Leo: I would say that a good half of the album has always remained in our set. We haven’t necessarily played all of those songs at every show, but they’ve been rotating in and out all the time over the last 20 years. So there’s a lot of it that we’re very familiar with, even though we haven’t played them in order, as we’re doing on this tour. The other half of the album pretty much fell out of rotation; a couple of these songs have almost never been played live in the form that they are on the album. I’m not sure we’ve ever played the song “Better Dead Than Lead” live, other than the night before we went into the studio to track. We had booked a secret show and just played the album to work it out. I play “Bleeding Powers” all the time solo, but the band version is very different. We’ve never played the tune as a band because it’s rhythmically really complex.

Of course, the band is different now. We were a three-piece back when we made this record. We had a different bass player, so it’s only myself and drummer Chris Wilson who remain from those days. It’s a much bigger band, so there is the need to figure out how to work three guitars into these songs and a keyboard part — that kind of thing. One thing that I always have enjoyed since I expanded the band is the chance to add more backup vocals: there are harmonies on this record that were never reproduced live — until I got a few more singers involved. That’s going to be fun for me, having a lot of those harmonies be part of a live show.

It’s been a long time since we’ve revisited some of the songs, even the ones that we’ve played forever, because I haven’t listened to the entire record for awhile. I don’t go back to listen to my own records, so I forgot about some of the harmonies that are on the record as well as some of its extra guitar parts.

Ted Leo and the Pharmacists. Photo: Luke Slisz

AF: You lived in Boston for a few years. Are you nostalgic about coming back to the Paradise?

Leo: Even though I haven’t lived in Boston for a long time, I’m still kind of always there. I’m always coming through the city for one thing or another: it never feels as if I’ve been very far from it. It always feels like I’m coming home in some ways, but it’s not about nostalgia because I feel like I’m never that far from Boston.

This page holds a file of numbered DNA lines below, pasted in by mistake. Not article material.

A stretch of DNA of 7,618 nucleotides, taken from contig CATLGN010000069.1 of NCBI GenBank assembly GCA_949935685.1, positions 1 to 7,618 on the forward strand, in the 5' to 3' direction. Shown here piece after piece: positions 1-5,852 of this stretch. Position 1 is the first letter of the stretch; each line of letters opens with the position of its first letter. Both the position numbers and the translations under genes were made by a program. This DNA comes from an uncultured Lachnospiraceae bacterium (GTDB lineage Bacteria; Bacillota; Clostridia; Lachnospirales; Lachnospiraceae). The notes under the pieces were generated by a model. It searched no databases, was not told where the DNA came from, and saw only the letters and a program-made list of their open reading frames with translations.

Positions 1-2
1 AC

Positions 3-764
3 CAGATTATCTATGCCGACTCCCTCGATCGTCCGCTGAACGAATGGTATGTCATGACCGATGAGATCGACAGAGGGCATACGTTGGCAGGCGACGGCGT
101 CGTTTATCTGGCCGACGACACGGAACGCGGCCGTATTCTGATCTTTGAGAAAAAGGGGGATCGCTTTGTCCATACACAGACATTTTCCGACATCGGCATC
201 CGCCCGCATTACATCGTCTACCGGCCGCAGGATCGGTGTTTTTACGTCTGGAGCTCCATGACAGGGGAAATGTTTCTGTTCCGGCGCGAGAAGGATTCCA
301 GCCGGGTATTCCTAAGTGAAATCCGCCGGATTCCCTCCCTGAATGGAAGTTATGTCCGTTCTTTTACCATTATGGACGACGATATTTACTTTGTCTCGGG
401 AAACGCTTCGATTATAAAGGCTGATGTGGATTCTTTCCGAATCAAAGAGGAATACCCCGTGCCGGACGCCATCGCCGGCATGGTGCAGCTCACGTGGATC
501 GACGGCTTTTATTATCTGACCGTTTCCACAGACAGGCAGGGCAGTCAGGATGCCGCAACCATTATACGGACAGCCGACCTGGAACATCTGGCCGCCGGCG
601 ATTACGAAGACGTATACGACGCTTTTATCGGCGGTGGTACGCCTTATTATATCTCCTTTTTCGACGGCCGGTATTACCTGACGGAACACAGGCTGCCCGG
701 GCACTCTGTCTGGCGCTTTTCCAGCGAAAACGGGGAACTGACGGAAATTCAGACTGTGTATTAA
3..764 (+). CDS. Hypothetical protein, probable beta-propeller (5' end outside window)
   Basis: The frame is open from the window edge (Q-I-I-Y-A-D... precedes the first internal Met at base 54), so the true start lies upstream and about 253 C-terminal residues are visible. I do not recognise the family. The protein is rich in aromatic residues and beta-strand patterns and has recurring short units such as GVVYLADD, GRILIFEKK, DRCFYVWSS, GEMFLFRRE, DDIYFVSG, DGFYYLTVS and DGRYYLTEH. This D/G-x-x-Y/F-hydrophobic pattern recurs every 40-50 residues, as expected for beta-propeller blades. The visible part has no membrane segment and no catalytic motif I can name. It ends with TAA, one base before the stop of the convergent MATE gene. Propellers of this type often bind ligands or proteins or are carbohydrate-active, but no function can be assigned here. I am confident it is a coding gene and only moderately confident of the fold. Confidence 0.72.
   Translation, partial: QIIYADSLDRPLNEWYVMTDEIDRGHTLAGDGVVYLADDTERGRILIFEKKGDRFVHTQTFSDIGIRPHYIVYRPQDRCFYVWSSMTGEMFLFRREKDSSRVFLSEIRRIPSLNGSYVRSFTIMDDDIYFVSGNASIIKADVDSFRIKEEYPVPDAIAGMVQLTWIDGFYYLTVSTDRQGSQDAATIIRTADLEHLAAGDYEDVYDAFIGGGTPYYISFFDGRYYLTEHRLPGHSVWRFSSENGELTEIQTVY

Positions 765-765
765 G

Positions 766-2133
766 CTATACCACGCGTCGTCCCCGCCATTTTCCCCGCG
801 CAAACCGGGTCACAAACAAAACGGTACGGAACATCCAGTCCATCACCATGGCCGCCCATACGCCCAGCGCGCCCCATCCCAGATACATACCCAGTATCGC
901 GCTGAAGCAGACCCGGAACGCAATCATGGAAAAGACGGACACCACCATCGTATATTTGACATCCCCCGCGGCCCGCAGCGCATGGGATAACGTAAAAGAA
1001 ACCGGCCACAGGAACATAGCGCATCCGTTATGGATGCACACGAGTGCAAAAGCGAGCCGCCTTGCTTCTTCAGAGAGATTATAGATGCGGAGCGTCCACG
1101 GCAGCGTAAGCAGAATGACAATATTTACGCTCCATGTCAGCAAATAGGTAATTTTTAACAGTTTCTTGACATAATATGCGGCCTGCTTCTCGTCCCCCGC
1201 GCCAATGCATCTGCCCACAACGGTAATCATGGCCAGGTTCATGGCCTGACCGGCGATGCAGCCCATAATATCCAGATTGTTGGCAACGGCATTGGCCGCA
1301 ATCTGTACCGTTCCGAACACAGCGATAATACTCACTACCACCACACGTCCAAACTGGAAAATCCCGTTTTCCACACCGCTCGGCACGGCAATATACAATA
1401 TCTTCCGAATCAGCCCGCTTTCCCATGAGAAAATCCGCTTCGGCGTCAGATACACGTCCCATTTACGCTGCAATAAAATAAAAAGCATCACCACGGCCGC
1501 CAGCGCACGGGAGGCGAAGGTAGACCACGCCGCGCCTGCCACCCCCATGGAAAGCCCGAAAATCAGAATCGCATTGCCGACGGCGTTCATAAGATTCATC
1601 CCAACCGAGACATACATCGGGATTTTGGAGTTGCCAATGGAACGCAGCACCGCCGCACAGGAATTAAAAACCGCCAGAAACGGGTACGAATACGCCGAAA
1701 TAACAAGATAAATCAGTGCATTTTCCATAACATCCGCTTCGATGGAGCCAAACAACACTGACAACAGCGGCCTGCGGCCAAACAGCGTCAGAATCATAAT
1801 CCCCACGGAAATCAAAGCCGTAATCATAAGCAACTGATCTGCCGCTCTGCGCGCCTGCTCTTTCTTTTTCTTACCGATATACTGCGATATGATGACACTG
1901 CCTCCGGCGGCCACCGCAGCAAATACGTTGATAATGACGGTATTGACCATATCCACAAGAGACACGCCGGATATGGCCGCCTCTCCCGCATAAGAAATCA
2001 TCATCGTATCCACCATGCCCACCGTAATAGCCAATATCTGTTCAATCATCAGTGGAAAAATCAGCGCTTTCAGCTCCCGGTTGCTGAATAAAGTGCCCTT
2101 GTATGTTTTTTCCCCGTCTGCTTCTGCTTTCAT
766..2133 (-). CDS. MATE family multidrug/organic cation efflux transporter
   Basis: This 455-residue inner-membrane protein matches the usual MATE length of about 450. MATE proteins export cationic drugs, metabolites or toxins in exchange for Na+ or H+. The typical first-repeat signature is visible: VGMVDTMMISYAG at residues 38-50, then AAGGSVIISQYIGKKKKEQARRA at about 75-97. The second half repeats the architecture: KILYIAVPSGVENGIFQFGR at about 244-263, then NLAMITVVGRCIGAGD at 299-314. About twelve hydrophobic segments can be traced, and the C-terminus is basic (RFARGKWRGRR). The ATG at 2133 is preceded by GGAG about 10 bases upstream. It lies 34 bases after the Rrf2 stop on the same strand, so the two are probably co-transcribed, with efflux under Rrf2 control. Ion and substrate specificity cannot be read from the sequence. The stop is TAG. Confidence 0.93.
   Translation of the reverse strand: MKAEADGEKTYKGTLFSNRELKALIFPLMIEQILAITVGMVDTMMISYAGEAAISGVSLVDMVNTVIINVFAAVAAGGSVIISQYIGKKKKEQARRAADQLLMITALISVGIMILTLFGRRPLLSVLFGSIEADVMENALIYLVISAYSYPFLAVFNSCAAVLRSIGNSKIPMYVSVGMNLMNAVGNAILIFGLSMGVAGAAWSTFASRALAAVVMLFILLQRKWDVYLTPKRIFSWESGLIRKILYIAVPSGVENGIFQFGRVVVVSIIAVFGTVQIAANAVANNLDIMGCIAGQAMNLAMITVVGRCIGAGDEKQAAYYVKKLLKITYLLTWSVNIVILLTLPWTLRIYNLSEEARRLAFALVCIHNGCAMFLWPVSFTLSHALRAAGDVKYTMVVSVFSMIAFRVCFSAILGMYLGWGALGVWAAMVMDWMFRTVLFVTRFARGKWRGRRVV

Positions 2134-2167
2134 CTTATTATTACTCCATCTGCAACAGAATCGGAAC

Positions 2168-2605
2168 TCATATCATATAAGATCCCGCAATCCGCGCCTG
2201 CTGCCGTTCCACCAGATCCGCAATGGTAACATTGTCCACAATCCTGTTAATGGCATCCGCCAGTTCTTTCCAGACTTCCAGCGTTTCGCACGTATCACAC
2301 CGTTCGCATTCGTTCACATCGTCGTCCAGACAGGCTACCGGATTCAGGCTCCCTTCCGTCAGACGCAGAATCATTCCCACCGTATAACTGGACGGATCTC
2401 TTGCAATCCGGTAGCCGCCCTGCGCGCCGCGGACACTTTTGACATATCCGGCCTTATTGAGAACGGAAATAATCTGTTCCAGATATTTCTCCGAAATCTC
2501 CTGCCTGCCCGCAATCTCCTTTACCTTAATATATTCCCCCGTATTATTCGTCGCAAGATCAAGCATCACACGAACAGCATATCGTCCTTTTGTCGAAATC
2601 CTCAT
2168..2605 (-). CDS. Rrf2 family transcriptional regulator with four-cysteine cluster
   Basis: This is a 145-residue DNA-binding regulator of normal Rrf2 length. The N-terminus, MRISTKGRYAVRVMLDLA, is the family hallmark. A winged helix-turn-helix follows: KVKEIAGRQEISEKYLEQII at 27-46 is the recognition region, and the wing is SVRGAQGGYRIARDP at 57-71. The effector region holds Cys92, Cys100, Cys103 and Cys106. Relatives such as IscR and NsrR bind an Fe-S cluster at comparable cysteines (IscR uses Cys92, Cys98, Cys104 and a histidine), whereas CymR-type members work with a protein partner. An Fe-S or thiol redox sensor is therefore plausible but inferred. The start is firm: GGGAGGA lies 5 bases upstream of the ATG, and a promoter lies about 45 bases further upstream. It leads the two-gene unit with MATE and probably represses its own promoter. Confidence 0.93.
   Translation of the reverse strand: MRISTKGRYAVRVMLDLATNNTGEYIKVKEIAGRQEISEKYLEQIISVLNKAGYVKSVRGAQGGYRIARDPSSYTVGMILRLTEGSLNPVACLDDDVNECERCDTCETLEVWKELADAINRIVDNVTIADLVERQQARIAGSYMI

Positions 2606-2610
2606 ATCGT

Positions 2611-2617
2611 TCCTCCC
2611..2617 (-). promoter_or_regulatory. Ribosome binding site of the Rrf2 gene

AF: After this tour with the Pharmacists, what are your future plans?

Leo: I’ve been putting out a lot of music over the last few years, just not in the traditional album format. It’s all been via Bandcamp or my Patreon. There’s more than an album’s worth of new material in those places. It’s a large amount of stuff, to the point that it’s a little bit daunting to think about it. Do I just record something new and leave all this stuff where it is? Or do I try to compile some kind of album out of it and rerecord it with the band? I’m not really sure, but something will happen next year. My time and ability to do touring is very limited, which is why we’re only doing a week here and a week there. That should open up a little as time goes on. So there will probably be some more touring next year. Also, I just recorded a couple of new songs as The Both, my project with Aimee Mann — we’re going to put out a new single at some point but we don’t have a timeline for that.

Rob Duguay is an arts & entertainment journalist based in Providence, who is originally from Shelton, CT. Outside of the Arts Fuse, he has also written for DigBoston, Aquarian Weekly, Providence Journal, Newport Daily News, Worcester Magazine, New Noise Magazine, Manchester Ink Link, and numerous other publications. While covering mostly music, he has also written about film, TV, comedy, theater, visual art, food, drink, sports, and cannabis.